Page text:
_John Philip Mason is a residential appraiser with 20 years experience and covers the Hudson Valley region of New York. He’s a good friend and a true professional who provides unique insight to appraisal issues of the day. Here is his weekly post called Solid Masonry._ This week John addresses how real estate location does not necessarily adhere to the tried and tested rules of thumb anymore. Jonathan Miller

It would seem the old adage of defining the value of real estate by “location, location, location”, has been turned on its ear. Whether by efficiency or through over competition, the airline industry seems to be a factor contributing to higher real estate values in “second home” markets. In a recent article by Les Christie of CNNMoney.com, [Real Estate: The JetBlue Effect [CNN/Money]](http://money.cnn.com/2006/04/03/real_estate/cheap_fares_second_homes/), we find that those cheap air fares are finally good for something as more and more people are now flying off to their second homes.

Now I believe I speak for many of us who have a hate love relationship with the cheap fares. They’re great when you want to get away from it all or to go someplace special. But, we’ve also been hounded by distant relatives (we’d like to keep distant), who kept reminding us they are only two hours and a $59 plane ride away!

In the article Mr. Christie states, “You don’t have to be affluent to fly off to your weekend getaway anymore — with the rise of discount flyers like JetBlue and Southwest Air, second-home buyers have expanded their target areas outward.” He goes on to say, “In a survey last year, [Escapehomes.com](http://www.escapehomes.com) found that 60 percent of respondents planning to buy a second home were looking more than 500 miles away from their primary residence.”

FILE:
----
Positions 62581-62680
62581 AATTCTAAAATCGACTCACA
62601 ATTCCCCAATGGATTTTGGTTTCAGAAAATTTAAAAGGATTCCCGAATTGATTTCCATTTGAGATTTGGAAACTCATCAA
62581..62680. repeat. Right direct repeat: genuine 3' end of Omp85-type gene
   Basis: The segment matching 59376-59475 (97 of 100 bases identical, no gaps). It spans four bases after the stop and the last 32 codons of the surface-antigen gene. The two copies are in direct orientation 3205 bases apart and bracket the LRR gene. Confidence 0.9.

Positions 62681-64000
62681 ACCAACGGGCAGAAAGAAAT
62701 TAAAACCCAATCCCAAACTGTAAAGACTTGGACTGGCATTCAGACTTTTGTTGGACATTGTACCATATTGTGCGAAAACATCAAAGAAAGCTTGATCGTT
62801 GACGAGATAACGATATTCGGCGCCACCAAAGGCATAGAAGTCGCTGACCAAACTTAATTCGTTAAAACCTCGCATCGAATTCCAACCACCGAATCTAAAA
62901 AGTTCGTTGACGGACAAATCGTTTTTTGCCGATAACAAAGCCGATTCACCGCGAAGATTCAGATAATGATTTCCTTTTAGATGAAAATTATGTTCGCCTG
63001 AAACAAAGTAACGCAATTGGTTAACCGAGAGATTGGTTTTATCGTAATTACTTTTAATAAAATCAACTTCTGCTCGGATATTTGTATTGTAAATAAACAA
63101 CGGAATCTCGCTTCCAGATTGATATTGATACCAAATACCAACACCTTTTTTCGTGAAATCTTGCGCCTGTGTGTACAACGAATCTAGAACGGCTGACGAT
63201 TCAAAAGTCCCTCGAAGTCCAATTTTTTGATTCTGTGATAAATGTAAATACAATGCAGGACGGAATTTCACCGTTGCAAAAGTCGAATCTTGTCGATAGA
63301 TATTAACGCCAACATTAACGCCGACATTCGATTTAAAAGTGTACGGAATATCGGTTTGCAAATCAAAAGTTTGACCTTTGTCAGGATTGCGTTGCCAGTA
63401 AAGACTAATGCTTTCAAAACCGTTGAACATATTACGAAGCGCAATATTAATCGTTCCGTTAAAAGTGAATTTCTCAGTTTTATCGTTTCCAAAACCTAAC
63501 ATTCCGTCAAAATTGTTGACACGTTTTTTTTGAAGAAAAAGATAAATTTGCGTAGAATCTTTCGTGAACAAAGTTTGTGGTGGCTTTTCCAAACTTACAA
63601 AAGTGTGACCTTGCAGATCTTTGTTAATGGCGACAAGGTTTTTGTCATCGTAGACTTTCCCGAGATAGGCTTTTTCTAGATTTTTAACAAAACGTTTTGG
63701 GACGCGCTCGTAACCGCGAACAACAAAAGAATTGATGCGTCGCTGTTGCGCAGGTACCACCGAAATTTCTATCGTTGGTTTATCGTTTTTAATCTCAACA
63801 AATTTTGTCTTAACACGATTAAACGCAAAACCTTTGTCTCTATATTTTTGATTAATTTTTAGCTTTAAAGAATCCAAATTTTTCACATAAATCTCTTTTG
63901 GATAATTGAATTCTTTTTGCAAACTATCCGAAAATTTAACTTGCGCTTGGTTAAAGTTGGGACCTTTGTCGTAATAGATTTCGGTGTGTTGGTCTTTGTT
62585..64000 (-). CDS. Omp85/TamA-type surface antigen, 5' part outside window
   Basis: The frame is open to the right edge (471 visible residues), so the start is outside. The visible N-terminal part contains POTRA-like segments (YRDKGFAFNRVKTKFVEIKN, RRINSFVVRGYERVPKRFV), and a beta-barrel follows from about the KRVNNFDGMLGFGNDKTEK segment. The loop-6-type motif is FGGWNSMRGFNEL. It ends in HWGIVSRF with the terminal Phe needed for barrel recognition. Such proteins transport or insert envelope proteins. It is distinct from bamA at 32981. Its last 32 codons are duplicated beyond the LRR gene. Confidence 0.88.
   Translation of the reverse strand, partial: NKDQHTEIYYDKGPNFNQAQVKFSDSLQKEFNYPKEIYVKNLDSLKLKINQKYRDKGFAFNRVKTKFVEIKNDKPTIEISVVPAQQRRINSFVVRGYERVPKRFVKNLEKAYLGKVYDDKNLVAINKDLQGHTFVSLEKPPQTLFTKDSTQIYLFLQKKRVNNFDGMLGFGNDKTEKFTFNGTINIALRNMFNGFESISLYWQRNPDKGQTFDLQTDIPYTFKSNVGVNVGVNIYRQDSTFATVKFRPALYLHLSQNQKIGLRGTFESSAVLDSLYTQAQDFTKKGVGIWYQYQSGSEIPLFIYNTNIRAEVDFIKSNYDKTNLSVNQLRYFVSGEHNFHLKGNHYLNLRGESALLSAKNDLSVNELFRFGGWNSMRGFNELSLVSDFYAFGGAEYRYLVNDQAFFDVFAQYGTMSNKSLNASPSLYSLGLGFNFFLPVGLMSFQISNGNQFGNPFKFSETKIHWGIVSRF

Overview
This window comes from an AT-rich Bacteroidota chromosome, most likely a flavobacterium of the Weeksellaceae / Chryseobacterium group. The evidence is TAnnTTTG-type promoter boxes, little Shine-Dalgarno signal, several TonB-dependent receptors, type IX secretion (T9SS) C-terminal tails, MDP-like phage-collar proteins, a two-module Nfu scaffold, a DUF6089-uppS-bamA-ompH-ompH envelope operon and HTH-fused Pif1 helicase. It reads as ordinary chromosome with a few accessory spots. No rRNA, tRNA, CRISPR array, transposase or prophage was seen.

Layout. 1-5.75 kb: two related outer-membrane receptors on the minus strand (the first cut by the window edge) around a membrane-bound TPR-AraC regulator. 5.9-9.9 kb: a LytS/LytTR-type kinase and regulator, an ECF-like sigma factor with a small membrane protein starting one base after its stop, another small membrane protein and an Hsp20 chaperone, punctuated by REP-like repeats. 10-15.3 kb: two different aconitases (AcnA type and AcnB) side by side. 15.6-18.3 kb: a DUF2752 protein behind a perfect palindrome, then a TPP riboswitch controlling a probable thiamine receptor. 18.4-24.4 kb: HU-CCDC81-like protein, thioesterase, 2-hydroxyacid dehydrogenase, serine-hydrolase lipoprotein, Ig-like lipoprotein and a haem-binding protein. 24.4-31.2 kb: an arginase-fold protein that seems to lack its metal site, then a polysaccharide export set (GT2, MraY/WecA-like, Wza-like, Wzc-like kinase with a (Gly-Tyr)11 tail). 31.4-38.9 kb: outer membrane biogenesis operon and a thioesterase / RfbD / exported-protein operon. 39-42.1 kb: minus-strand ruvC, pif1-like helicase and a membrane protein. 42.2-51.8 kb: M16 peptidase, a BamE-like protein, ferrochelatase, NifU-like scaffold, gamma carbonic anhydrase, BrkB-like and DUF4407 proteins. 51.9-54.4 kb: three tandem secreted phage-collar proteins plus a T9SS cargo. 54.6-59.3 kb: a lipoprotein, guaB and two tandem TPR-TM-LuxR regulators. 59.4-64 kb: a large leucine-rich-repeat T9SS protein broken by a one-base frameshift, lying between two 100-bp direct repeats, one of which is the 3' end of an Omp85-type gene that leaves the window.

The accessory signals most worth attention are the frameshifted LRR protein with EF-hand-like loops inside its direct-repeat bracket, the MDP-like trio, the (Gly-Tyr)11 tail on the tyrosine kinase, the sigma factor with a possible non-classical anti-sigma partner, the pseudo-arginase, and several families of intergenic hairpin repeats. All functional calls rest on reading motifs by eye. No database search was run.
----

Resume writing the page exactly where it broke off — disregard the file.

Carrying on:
So it would seem many people are no longer content with a simple country home just minutes from the highway or with a beachfront house within a few minutes walk from the ferry. The idea of a nearby place to get away from everyday life has a whole new twist. Neither the high cost of fuel nor post 9/11 security concerns seem to be putting a dent into this trend.

While Americans like to think they are always at the head of the pack, Europe is leading the way in terms of airfare pricing. Mr. Christie points out, “Although some of the fare deals sound pretty great, American carriers are still way behind the Europeans. In Europe, low air fares are transforming the vacation-home market. It’s now possible to fly from one European country to another for less than the cost of riding the bus to the airport.” The writer indicates the results are equally evident, as he goes on to say, “The UK’s Abbey National Bank estimates that some 1.2 million Brits now own second homes in France and on the Iberian Peninsula. Germans own some 300,000 homes in Spain. The French are even buying homes in Britain, to the tune of about 20,000.”

So now the term “location” is hardly a thought for anyone with access to airlines providing cheap fares. And being able to tell everyone you’re flying off to your “weekend place” is bound to impress, well, everyone! So what about location, location, location?


[about a month ago, I flew Jet Blue and there was a lot of turbulence and I promptly turned green. I now dub them: _Jet Green_ -ed]